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Posted by Florian Cheval on


The perfect integration of Beads in indigenous artistic traditions around the world demonstrate their undeniable versatility. Focusing on African art reveals commonalities between world cultures


Beads are most often small and spherical, made from materials sought after due to their qualities such as color, shine or rarity. By definition, beads have a hole drilled into them so that they can be strung together or attached to a surface by various techniques, and they are among the earliest decorative objects made by man: archaeologists working in Blombos Cave in Africa of the South have recently discovered forty-one marine shell beads ( Nassarius kraussianus ) made approximately seventy-five thousand years ago.

african glass bead

Studying these precious little objects provides a fascinating insight into the history of global trade, reminding us that people of different ages, places and cultures can have the exact same objects in mind. Although this article primarily examines the use of glass beads in African art , it recognizes that beads are a global medium of expression that has been used for millennia.


Glass beads have served as a staple item of trade since ancient times, and in the 16th century, the circulation of glass beads grew exponentially with the development of global trade. The pearl's intrinsic appeal – as well as the ease with which a relatively large quantity could be transported as cargo – made it an essential trade item.

African chevron glass bead

As these beads became an increasingly popular product, the tiny island of Murano, located about a kilometer north of Venice, Italy, became the glass bead manufacturing capital of the world. By 1606, there were 251 bead-making companies in Murano alone, and Venetian glassmakers are said to have made some one hundred thousand different varieties of bead types and designs for global export.

Glass beads have been easily incorporated into many artistic traditions around the world. In many sub-Saharan African societies, from the late 15th century onwards, European glass beads replaced, or were used in conjunction with, currencies made from locally sourced materials such as shell.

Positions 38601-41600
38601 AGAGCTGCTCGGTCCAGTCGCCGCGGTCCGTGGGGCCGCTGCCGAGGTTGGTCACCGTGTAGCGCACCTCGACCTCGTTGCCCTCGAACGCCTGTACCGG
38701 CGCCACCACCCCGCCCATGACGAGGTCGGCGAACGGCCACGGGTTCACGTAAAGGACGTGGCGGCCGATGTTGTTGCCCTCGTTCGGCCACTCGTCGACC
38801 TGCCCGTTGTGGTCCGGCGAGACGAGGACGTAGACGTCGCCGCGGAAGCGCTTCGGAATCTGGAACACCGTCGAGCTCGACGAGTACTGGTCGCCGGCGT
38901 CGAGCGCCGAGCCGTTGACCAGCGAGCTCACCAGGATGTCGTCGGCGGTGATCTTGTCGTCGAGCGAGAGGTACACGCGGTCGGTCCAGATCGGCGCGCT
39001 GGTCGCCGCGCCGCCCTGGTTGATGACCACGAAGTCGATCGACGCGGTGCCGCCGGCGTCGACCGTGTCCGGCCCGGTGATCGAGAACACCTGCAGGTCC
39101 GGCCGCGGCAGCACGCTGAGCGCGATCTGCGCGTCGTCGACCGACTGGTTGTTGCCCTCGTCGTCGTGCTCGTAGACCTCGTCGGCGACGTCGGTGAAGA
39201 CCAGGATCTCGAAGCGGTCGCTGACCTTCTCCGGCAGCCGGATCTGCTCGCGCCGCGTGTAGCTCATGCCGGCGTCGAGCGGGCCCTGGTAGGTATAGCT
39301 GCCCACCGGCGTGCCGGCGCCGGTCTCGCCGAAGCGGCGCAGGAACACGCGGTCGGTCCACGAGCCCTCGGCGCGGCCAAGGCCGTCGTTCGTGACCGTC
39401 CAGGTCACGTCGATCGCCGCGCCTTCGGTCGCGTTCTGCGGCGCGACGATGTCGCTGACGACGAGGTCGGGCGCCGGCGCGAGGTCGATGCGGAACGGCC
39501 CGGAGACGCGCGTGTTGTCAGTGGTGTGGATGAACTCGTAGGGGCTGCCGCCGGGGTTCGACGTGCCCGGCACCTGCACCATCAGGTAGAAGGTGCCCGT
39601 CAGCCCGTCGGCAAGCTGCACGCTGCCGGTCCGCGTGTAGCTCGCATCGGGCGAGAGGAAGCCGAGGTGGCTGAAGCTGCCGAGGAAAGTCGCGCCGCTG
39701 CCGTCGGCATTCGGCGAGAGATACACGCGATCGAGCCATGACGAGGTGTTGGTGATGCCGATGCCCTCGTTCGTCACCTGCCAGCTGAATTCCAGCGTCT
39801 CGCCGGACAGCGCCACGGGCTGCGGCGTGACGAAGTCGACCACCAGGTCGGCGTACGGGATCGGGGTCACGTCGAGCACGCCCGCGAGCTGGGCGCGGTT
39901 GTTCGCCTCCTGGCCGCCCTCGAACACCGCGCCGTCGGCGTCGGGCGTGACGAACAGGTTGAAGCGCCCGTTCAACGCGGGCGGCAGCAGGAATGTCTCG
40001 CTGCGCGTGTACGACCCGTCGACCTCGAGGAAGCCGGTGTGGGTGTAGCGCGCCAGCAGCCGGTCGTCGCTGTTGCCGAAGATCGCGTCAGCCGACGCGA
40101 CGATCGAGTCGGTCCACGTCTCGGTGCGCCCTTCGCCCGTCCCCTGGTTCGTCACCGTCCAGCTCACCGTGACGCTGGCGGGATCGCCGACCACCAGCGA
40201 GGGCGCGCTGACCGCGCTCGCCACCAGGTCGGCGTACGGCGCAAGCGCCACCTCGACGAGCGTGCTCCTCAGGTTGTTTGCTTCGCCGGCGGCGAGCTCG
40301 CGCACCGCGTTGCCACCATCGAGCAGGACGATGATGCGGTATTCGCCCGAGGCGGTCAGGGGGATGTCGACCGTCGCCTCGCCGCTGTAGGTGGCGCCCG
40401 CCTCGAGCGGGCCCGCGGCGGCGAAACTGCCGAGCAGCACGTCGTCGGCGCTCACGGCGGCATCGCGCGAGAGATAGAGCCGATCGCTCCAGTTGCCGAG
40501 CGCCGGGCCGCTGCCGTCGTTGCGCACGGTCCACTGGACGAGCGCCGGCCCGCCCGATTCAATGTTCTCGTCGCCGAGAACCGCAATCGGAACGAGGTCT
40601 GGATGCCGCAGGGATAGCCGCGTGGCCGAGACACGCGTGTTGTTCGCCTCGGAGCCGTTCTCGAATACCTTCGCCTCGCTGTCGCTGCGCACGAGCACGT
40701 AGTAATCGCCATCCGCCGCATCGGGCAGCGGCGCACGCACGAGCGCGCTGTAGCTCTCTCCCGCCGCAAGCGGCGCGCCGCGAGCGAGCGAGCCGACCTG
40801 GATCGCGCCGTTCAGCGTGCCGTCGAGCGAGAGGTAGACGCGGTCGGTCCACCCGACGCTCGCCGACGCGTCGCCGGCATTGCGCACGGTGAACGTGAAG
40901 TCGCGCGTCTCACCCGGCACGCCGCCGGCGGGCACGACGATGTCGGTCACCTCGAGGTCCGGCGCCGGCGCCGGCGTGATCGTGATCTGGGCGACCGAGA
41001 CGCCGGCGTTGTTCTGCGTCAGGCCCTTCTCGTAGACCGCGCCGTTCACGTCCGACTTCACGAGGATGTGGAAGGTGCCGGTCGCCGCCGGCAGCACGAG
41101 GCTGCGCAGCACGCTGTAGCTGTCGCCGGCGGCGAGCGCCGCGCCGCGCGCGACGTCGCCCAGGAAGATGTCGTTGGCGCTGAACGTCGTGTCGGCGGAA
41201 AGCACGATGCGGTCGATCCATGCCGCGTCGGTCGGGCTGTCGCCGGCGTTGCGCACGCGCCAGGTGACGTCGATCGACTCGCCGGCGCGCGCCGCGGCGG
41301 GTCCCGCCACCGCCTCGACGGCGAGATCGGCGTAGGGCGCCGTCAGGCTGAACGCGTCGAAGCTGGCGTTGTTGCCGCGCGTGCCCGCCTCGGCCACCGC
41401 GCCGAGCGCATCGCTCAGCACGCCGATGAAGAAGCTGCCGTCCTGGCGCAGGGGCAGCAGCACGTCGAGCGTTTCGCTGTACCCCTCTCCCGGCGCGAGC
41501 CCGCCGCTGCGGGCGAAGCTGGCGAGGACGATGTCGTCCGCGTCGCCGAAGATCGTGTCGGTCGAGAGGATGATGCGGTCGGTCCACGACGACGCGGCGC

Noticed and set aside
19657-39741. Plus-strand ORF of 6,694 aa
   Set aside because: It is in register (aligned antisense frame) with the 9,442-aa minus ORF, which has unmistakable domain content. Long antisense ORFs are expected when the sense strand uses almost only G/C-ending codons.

African glass bead kapkap head ornament

As was the case in the Pacific, the absence of local glass-making technologies meant that societies as geographically diverse as the Zulu peoples of South Africa and the Kongo of central Africa believed that beads were produced in an ancestral world. Invariably, the distribution of these precious objects was managed by society's elite, and beadwork therefore developed as an important expression of political authority.

From the late 15th century, coral beads imported from the Mediterranean were a major commodity in European trade with the Kingdom of Benin , in what is now Nigeria. All coral and red stone beads entering the kingdom were considered the private property of the king, or Oba , who had the exclusive right to distribute them to his various dependencies.

African Coral Ethnic Necklace

Only the oba was allowed to wear a full beaded costume which included, in addition to a crown and a beaded necklace, a beaded dress, and even beaded shoes. The status of other notables at court was evident in the relative sumptuousness of their beaded clothing. They materially demonstrated their closeness to the royal person wearing pearls. In this context, pearls were used to decorate and enhance the human body, to transform it into something more than itself, a symbol of power and wealth.

One of the essential elements of the oba's cast brass portrait heads is the depiction of these coral beads. In some of the earliest portrait heads, dating from the 16th century, it is clear that coral beads were an important commodity, although still relatively rare. In one of these 16th-century heads (top left), the oba is shown wearing simple beaded necklaces, with a latticework of beads on the head and strings of beads framing the face.